Princeton Professor Uwe Reinhardt was my guest Tuesday (Transcript here). Professor Reinhardt is widely regarded as an expert on health care economics and is a backer of the Obamacare effort.
Professor Reinhardt dismissed the concerns of doctors that they will see their reimbursements cut next year:
HH: What about doctors and reimbursement rates, Professor Reinhardt? Will they be having their reimbursement rates cut?
UR: No. The answer is no. They never were cut, and they won’t get cut. What happened is in 1997, the Congress passed what they called a sustainable growth rate formula. It’s literally a mathematical equation, which is pegged on the growth of GDP, and a variety of other factors. And with that, they set for the physicians a budget for the coming year for Medicare, and said basically, we can sustain and afford as a nation a total budget for doctors of so many billion. Now when doctors bill more volume than had been budgeted, then next year, suppose the doctors bill 3% more volume than had been budgeted, then next year what would have been the fee update will get cut by 3%. That was the original idea. Now what actually happened, every year, for the most part every year, doctors exceeded the volume that was budgeted, because the fees were controlled so doctors can make more money by expanding volume-tests, imagining and so on. And each time, they exceeded the budget, and each time, they were supposed to take a hit for last year’s budget excess. But the Congress never imposed the hit on them, and banked it. So by now, you know, according to this equation, the doctors owe the rest of society a 20% fee cut. Now you and I, and every dog in Oregon knows this will never happen.
But if doctor’s reimbursement rates aren’t cut –and many doctors called and e-mailed the show to challenge the professor’s assertion– then the representations about the bill’s budget neutrality are completely bogus. The professor agreed with this obvious conclusion:
HH: Well, I know that, but President Obama said he wouldn’t sign a bill that was other than deficit neutral. And so if they’re scoring it based upon this massive cut to physician reimbursement, it’s not an honest scoring, is it, Professor?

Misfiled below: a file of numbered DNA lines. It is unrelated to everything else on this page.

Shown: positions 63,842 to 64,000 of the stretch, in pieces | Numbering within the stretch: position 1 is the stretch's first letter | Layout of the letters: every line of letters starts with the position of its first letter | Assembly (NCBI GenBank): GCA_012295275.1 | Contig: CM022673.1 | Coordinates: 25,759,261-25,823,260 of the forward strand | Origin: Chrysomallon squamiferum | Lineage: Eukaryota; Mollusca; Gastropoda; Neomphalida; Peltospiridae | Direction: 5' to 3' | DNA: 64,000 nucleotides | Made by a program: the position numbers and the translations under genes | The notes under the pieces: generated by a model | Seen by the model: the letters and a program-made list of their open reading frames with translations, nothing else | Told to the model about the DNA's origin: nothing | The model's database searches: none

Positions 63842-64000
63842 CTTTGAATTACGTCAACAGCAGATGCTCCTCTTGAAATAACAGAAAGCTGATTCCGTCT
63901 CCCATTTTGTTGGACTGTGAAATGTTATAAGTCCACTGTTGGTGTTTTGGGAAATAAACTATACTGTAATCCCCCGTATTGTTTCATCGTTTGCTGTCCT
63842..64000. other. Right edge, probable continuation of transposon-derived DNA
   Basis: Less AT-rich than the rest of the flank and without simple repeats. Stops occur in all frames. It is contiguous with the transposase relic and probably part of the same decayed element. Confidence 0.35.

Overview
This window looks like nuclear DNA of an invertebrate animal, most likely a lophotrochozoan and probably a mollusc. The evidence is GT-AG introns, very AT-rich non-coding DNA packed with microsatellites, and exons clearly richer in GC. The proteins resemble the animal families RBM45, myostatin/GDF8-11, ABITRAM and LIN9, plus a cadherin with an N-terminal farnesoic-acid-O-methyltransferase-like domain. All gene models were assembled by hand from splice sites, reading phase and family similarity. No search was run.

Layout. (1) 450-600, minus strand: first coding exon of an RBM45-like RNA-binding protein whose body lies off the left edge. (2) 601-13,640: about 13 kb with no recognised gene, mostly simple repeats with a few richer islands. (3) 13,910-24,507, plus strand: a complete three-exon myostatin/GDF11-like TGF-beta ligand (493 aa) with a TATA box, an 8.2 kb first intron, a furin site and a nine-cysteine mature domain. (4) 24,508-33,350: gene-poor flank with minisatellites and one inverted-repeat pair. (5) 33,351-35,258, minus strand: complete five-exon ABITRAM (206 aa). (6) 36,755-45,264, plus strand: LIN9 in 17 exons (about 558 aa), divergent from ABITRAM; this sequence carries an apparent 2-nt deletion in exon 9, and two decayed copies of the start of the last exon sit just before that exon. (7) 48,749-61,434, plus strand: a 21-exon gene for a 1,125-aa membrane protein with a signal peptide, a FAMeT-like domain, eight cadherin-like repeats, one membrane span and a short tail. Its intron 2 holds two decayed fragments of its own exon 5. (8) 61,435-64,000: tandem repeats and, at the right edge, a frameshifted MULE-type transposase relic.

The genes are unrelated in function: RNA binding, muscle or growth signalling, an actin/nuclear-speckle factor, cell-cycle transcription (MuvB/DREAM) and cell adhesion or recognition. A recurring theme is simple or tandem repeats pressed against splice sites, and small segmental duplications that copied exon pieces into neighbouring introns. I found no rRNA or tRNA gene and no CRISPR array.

UR: No, none of the scoring is really very honest.
HH: Oh, that’s interesting.
UR: No, you know, the American people are really weird and funny people. They like these games. What the way the Congressional Budget Office calculates the so-called savings, there is a projection of what health spending would be in the next ten years if no law were ever passed again. In other words, everything is frozen the way it is today, and then what would spending be, which is a total guesstimate, and even that is a kind word.
HH: So is there, is it a deficit neutral bill that’s before the Senate right now, Professor?
UR: According to the rules that the Congressional Budget Office works by, yes it is.
HH: But under those rules, they count those physicians cuts which aren’t going to happen. So what do you really think is the cost of Obamacare?
UR: Well, I think they claim that it’s actually cutting the deficit over the next ten years, and much more thereafter. I personally doubt that the deficit will in fact be cut. For one, I mean, this physician fee cut, even if they put it in the bill, which is convenient, you and I know this is not going to happen, and some other cuts won’t happen. So it will in fact, when the ten years are over, this bill will have been not added to the deficit? I doubt it very much. It probably will. However, and this is what citizens should keep in mind, President Bush gave the elderly highly subsidized drugs. In the coming decade, that drug bill will add $1.2 trillion dollars to the deficit. President Bush didn’t even worry about financing. He just said financing? That’s not for me.